I'm the kind of person who likes doing something and seeing an outcome. I don’t like just reading; I like seeing results.
A lot of invisible decisions take place between the grocery store and your morning bowl of cereal.
Where is it placed on the shelf, and does it share space with a lower-priced, generic equivalent? Is the buyer shopping for kids or health-conscious adults? Do they care how much sugar it contains per serving?
Hannah Sieg '24, a business analytics major from Philadelphia, was captivated by those hidden market forces during her introductory analytics course at Bucknell, where she became a cereal sleuth by seeking insights in survey data about grocery-buying behavior for a class project. The work appealed to Sieg because she's the type of person who likes to do more than read what others have discovered in books — she's driven to uncover insights for herself and apply what she learns as she's learning it.
"It was like we got to see the behind the scenes," she says of the project. "It wasn't necessarily about cereal — what was interesting was seeing how what we'd learned plays out in a real-life situation.
"My business analytics experience so far has been about making things actually happen or seeing why things happen," she adds. "I feel like I'm actually doing something, and I really enjoy that."
Projects like these have helped Sieg determine firsthand that her major in Bucknell's Freeman College of Management is right for her. She's also quickly moved to analyzing issues with much higher stakes than what to eat for breakfast.
Since summer 2021, Sieg has been working with Professor Thiago Serra, analytics & operations management, and a small team of student researchers on a project funded by the National Science Foundation. Together, they're working to examine, explain and try to eliminate biases buried within artificial intelligence platforms.
"Recently people have been paying more attention to problems of equity everywhere, and one of the places you might not expect to find bias is in computer algorithms," she says. "You might think that because a human is taken out of the equation, there won't be any bias. But in reality, humans are the ones writing the code."
One of the decisions human coders have to make when aiming for equity is what's considered "fair," Sieg explains, a concept that can mean different things to different people. The basic question Sieg and her research partners are trying to unravel is what "fair" means to a neural network, the framework at the heart of most machine-learning algorithms, which is structured similarly to the human brain.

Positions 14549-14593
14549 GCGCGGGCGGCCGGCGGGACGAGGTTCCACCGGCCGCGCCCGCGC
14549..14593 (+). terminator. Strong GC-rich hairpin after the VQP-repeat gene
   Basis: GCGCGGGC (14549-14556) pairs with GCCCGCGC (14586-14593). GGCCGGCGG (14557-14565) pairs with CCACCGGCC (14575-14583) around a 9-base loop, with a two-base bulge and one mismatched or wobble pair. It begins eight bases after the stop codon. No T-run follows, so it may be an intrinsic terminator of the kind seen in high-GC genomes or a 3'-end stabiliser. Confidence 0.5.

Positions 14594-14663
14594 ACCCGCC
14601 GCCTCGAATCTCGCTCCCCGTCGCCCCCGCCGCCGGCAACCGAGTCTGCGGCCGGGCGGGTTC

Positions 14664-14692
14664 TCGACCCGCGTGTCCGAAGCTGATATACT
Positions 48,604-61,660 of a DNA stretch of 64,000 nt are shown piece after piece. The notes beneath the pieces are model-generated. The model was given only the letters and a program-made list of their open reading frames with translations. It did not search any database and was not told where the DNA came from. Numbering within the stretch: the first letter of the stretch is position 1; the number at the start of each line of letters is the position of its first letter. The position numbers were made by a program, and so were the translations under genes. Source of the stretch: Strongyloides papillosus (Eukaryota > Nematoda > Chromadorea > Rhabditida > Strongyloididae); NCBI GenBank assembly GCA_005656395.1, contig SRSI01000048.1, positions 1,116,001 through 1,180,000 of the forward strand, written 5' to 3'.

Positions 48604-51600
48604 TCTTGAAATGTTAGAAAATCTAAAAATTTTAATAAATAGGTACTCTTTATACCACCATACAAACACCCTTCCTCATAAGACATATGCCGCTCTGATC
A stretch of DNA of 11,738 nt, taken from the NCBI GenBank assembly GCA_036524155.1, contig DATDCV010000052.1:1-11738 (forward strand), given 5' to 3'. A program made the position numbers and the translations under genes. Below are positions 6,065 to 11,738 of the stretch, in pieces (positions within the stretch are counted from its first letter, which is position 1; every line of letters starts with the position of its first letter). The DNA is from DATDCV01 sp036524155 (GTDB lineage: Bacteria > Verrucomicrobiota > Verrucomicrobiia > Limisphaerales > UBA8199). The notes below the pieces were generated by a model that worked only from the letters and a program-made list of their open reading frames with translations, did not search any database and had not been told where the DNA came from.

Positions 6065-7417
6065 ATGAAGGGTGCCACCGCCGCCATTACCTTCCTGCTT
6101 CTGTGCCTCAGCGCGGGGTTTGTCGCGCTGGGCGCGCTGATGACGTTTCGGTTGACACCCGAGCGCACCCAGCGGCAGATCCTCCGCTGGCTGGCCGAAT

To find out, the team trains networks to recognize particular classes of information in data sets, then compress those sets. Next, they investigate whether certain classes of data are affected differently by the compression.
"Sometimes the accuracy of the entire model looks really good, say it's like 90% accurate, and you think, 'This model works really well,' " Sieg says. "But then you realize it identifies one specific class way worse than it identifies all the other ones, so the average looks a lot better than the individual classes do."
When a neural network like that is used to determine loan interest rates or in police surveillance, those hidden imperfections can lead to clearly discriminatory outcomes. Finding the right categories and questions to reveal bias in the system has tested Sieg's creativity, drawing out innate skills she never knew she had.
"It's crazy how much you realize that you don't know when you start a project like this," she says. "Even my professor has said, 'This is insane. There's so much that I don't even know.' And it's just a fun process of all of us together, learning it at the same time."
Sieg's short-term goal is to publish a paper on her research group's findings in an academic journal, but her involvement with the topic won't end there. She plans to continue studying the issue and working toward more tangible outcomes.
"I like seeing results from what I'm doing," she says.